Animal advocate, photographer Bonnie Smith dies at 72

Published 12:00 am Monday, August 31, 2015

By Mark Wineka

SALISBURY — Bonnie Smith, a trailblazer in animal protection in Rowan County and an award-winning  photographer, died Friday after a period of declining health.

Smith, 72, was a longtime animal cruelty investigator for both Rowan County government and the Humane Society of Rowan County, for which she was a founding member in 1973.

“I don’t know why I feel such a responsibility toward animals,” Smith told Rose Post in 1983, in a Salisbury Post story titled, “Bonnie Smith to the Rescue,” “and most of the time I wish I didn’t because my life would be a lot easier and simpler — and I’d probably be a lot richer. But when it comes down to it, there are not enough people willing to help animals.”

She was a photographer with the Salisbury Post for two years and had been a wedding and portrait photographer locally. She won several awards as a member of the N.C. Professional Photographers Association, including a Best of Show in 1983 for a black-and-white print titled “Sands, Sea Oats and Solitude.” That photograph was chosen as one of 25 for the N.C. Traveling Loan Collection.

More than once, Smith also was chosen as official photographer for national conferences of the Humane Society of the United States, from which she received training in animal cruelty investigations in 1975. She became an instructor in animal cruelty investigations and photography, teaching classes to law enforcement, animal control officers and local humane societies.

In 1992, after responding to a stray dog in trouble in Salisbury, Smith told the Post, “If you see it and don’t try to help, it makes you part of the problem. If I don’t do something about it, to help that animal, I’m as guilty as the person that is intentionally or unintentionally allowing that cruelty to happen.”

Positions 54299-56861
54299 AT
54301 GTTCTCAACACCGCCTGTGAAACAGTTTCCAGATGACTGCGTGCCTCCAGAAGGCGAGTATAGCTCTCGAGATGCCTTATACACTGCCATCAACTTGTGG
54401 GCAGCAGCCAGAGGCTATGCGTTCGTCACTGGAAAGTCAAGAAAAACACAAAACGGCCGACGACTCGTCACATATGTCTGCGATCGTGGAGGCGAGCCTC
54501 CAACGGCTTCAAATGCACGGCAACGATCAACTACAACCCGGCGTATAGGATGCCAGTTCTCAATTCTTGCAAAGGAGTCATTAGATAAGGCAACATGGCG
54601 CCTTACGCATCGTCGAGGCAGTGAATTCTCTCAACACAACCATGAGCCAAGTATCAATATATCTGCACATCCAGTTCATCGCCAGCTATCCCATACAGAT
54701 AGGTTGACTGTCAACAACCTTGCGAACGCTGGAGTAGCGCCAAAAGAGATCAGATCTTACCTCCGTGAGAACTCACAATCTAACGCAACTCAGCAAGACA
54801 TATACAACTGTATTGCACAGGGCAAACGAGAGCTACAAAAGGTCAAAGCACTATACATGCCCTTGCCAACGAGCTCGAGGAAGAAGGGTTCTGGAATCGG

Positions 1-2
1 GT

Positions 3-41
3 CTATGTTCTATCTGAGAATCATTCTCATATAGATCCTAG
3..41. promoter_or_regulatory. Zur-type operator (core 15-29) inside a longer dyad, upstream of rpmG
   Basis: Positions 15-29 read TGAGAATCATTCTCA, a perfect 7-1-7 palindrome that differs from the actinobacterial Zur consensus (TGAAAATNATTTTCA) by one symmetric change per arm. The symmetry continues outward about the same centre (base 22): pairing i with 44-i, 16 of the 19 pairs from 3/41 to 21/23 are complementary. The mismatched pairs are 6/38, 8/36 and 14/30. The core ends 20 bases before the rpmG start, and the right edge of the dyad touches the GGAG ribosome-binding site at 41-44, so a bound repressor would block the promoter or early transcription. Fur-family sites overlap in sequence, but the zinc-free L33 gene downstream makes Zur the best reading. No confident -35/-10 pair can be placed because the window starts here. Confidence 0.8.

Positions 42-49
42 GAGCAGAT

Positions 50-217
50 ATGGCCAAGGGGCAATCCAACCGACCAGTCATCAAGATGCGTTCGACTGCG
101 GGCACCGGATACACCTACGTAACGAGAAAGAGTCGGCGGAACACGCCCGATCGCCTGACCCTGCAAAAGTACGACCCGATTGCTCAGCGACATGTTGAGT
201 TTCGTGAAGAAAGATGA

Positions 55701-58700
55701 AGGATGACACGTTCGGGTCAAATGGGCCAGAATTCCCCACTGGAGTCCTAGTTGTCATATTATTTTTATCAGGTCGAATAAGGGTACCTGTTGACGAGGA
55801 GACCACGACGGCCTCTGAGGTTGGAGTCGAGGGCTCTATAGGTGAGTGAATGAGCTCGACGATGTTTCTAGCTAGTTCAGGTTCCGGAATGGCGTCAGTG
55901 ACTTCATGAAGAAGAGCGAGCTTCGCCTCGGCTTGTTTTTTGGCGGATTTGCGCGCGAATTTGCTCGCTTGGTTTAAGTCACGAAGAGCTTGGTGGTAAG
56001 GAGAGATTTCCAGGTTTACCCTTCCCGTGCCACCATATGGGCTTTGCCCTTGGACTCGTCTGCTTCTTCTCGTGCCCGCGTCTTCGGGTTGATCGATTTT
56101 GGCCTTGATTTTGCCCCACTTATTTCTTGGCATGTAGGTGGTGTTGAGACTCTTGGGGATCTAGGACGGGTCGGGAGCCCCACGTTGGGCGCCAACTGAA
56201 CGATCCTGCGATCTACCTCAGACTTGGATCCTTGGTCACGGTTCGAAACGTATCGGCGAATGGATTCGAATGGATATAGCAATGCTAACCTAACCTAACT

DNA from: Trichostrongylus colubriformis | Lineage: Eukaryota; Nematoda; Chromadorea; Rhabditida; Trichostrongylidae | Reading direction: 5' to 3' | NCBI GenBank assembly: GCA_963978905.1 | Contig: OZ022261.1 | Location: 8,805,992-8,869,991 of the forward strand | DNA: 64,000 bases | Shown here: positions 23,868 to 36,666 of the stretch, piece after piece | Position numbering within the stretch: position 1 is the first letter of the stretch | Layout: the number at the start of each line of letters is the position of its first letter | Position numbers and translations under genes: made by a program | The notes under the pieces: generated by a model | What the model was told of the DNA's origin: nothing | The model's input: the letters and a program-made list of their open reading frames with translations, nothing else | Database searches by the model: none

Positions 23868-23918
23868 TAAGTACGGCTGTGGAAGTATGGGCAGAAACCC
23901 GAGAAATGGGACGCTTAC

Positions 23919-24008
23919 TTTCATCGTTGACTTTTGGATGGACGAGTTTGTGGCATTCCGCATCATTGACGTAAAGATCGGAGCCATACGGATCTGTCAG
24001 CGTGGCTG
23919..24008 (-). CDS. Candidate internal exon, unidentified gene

Smith served in every official capacity for the Humane Society of Rowan County. In a guest column for the Salisbury Post in 1984, Smith had several suggestions which became common practice, such as deputizing animal control officers, prosecuting repeat offenders, making spay-neuter mandatory for adopted dogs and cats, requiring license tags to be worn with rabies tags and allowing animal control officers to intervene when blatant cruelty was evident and immediate action was necessary.

As a parting thought in that column, Smith also recommended changing the name and image of the Rowan County Dog Pound, by calling it the Rowan County Animal Shelter.

“I don’t know why people don’t care,” Smith said in 1983, “and I don’t know why I care so much. If I had my choice, I would probably choose not to be so involved, but it seems I have no choice.”

Smith’s obituary is on page 4A.

Contact Mark Wineka at 704-797-4263.